Indigenous

Idle No More founder in Sask. court for 'unlawfully occupying park land'

Idle No More co-founder Sylvia McAdam and her brother Kurtis McAdam will go to trial in a Saskatchewan courtroom on Wednesday for building a cabin on ancestral territory they say was intended to be set aside as reserve land.

Sylvia McAdam and her brother were building a cabin near Delaronde Lake

Sylvia McAdam is hoping that her case brings attention to the Doctrine of Discovery and the Truth and Reconciliation Commission's Call to Action 45. (Bryan Eneas/PAnow/JPBG)

Idle No More co-founder Sylvia McAdam and her brother Kurtis McAdam will go to trial in a Saskatchewan courtroom on Wednesday for building a cabin on ancestral territory they say was intended to be set aside as reserve land.

They were issued a warning by the province in 2017 for "unlawfully occupying park land."

The place where they were building a cabin was near ZigZag Bay on the west side of Delaronde Lake, a 40-minute drive from Big River First Nation where they are registered members, about 200 km north of Saskatoon.

Kurtis McAdam was building the cabin when someone made a complaint.

"Provincial Court says it's a recreational site and that we're not allowed to build," said Kurtis McAdam.

"When my great-grandfather Saysewehum took treaty in 1878 at Fort Carlton, that land was supposed to be set aside for him," said Kurtis.

"Then what happened was a sickness took most of the community and from there it was supposed to be surveyed, but then a forest fire happened, so they never completed the survey."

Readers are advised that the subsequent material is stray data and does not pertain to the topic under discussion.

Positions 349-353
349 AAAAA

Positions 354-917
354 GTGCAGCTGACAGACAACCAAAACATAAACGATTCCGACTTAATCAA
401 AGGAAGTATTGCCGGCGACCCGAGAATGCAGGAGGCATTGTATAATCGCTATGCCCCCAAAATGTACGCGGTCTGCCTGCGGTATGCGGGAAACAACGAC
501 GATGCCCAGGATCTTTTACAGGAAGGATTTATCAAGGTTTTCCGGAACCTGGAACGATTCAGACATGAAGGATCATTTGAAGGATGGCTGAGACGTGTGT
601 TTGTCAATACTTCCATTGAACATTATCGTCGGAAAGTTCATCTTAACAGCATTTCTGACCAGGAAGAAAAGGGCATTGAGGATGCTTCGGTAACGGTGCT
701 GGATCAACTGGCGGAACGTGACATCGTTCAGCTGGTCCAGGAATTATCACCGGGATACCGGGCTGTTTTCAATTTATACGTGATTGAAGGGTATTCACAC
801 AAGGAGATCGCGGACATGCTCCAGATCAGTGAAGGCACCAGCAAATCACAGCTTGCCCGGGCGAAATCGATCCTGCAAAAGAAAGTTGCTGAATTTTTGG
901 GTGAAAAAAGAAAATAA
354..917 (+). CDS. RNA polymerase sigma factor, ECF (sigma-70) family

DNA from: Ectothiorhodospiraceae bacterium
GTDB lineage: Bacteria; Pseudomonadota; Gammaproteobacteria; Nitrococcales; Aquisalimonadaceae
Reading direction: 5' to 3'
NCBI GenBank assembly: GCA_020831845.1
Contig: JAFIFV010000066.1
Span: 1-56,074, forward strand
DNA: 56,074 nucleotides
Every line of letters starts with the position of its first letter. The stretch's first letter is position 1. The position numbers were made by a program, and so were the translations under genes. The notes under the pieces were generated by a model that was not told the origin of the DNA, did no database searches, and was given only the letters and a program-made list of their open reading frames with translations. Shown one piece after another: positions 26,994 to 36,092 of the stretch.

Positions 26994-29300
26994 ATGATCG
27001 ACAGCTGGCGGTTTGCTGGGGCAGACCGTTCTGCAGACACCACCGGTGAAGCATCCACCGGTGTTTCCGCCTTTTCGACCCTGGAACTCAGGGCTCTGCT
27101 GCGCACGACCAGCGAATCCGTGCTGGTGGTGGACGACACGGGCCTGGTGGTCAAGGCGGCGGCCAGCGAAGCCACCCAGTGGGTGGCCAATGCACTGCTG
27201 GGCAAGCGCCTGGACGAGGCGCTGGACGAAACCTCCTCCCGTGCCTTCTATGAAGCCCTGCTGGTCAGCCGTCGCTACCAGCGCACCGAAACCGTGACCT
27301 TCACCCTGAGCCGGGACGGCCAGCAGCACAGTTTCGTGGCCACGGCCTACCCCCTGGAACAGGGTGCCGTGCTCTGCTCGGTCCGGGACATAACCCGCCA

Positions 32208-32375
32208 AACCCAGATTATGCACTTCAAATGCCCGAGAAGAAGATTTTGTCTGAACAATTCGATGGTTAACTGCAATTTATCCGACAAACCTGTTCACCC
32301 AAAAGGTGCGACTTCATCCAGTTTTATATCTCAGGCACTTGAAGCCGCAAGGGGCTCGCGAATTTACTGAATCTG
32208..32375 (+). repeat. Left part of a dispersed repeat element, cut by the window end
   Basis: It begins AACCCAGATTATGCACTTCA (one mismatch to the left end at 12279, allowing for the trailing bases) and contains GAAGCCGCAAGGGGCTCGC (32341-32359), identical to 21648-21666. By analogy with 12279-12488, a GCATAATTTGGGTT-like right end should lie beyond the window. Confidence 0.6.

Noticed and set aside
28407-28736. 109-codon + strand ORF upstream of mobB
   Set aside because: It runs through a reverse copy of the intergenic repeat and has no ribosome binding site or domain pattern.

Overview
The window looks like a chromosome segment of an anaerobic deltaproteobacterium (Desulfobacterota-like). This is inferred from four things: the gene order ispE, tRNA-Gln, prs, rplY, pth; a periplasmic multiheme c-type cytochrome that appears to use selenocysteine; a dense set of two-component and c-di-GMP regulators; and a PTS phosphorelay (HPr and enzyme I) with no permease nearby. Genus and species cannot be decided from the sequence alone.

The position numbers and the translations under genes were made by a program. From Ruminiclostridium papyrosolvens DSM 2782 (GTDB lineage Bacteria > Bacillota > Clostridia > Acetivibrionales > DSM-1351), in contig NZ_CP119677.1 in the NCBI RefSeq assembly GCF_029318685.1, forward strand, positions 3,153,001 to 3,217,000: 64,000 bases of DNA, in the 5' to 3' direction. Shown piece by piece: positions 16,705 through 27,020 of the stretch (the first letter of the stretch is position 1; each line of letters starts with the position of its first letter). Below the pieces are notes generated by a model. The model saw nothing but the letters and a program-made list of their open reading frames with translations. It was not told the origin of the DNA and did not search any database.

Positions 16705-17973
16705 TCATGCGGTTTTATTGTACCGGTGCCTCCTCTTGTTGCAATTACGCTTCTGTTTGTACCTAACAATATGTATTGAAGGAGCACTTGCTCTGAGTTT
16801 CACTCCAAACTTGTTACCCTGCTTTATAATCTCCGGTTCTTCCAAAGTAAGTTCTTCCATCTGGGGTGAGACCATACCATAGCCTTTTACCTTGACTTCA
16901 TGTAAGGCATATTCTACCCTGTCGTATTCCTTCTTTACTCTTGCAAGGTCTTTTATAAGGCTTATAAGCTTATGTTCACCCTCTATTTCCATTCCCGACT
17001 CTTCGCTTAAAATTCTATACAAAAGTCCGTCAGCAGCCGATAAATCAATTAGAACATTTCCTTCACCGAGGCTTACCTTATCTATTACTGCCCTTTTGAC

Their grandfather, Albert McAdamSaysewehum, was the last of their family to live there.

"What I'm hoping is that it's recognized as a reserve, that Chief Saysewehum took treaty and that was the land that his descendants would live and that we can go back home to it."

Meetings with province

Sylvia McAdam said going to court is a culmination of failed meetings between her family and the province over the years over whose territory it is.

"The meetings fell apart because they didn't agree with us when we told them that these are our lands and they have always been our lands," said McAdam.

"Even though they agreed with us that these are treaty lands, they said they had to uphold the Parks Act because it's part of their job."

A photocopied version of a ticket that was issued to Sylvia McAdam in 2017. (Submitted by Sylvia McAdam)

Section 25 of Saskatchewan's Parks Act states: "No person shall enter, use or occupy park land except in accordance with this Act and the regulations."

She said she hopes the case brings attention to the Truth and Reconciliation Commission's Call to Action 45, which is to "repudiate concepts used to justify European sovereignty over Indigenous lands and peoples such as the Doctrine of Discovery and Terra Nullius."

"We need people to start thinking seriously about that, because this government cannot pick and choose what they're comfortable to work with," she said.

In an emailed statement to CBC News, Saskatchewan's Ministry of Justice said it was unable to discuss the details of cases that are before the courts.

The trial will be in Prince Albert in Cree Court, a circuit court where the judge, clerks and court workers speak Cree and defendants can address the court in that language.

About the Author

Lenard Monkman

Lenard Monkman is Anishinaabe from Lake Manitoba First Nation, Treaty 2 territory. He is the co-founder of Red Rising Magazine and has been an associate producer with the CBC's Indigenous unit for three years. Follow him on Twitter: @Lenardmonkman1